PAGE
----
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the promise of america will help us honor the man who responded to millions who redeemed that promise. that is the words of former president george w. bush. we are in the middle of a remarkable confluence of event today. president obama marking a tribute to the power of a peaceful demonstration while considering military action? nsyria. let's bring back the gaggle. the work at hand of governing the country and the national security interest moves on and we are going to hear from the president today and it could be within 24 hours that the country hears from him again trying to defend military action. >> that's right. it's also nobel peace prize winner that lends irony -- >> which is why he used that speech to defend war? >> right. >> he knew there was something he was going to have to do. susan, we talk about bill clinton. the other news of the morning is the idea that not only are we
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hearing from the two of them today but may be hearing this pair could become a traveling road show and they certainly want bill clinton on the road. the white house asking and bill clinton agreeing to be the secretary of explaining the health care law to red states it looks like. >> i can't believe that president obama loves the idea he has to turn to president clinton to explain the health care law. >> you were just stunned by some of the results of that poll. >> 4 in 10 americans think it's been repelled. that is a failure to respond to the republican attacks to make the argument, not only is it not repelled but here is what we are going to do. big test in october 1st. will healthy people go to them and buy insurance? >> interesting to see if the president mentions health care in his remarks today. i think he might as sort of he might fit it in.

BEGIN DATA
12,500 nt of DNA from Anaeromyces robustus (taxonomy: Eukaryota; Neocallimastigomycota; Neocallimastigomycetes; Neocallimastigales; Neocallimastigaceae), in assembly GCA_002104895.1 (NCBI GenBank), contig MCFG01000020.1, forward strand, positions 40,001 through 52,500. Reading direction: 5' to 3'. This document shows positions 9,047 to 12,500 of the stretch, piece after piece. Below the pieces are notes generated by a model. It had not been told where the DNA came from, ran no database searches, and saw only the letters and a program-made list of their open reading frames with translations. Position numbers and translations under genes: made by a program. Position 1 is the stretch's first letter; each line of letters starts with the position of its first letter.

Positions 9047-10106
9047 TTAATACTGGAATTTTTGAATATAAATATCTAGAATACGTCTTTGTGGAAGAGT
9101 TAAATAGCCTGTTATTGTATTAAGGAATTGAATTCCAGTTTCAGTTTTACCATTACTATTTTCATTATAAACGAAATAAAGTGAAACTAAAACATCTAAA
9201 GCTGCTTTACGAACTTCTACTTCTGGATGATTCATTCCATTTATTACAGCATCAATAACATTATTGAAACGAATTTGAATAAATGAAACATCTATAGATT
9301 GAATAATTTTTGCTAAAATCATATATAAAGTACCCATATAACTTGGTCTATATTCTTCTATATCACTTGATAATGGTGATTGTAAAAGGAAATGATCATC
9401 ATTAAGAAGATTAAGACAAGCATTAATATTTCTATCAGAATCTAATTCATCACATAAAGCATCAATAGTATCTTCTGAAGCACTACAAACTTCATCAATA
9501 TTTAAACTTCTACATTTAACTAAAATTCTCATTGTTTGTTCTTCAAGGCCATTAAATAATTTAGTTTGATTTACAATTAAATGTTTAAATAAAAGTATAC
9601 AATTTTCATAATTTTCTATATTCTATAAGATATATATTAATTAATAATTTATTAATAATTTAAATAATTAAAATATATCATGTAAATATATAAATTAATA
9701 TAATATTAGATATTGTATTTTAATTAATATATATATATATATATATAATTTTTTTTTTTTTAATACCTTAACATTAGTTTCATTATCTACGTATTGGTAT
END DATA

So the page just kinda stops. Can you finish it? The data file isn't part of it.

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i had always heard he was somewhat jealous bill clinton can somehow do a speech like that an hour and a half and people don't get bored. >> no. >> bill clinton always inspires the love, right? especially among democrats. people love to hear him. i think when you get president clinton out talking about did -- >> doing it in little rock. not about him going to his library. mark pryer not distancing himself from health care realizing he has no choice but to handle it. >> african-americans, latinos in texas and california and florida they know he is good at communicating. >> business record of selling overhaul is mixed. >> but conservatives. is it ted cruz versus bill clinton? >> it's the entire republican party is unified on this point that obama care is a mistake and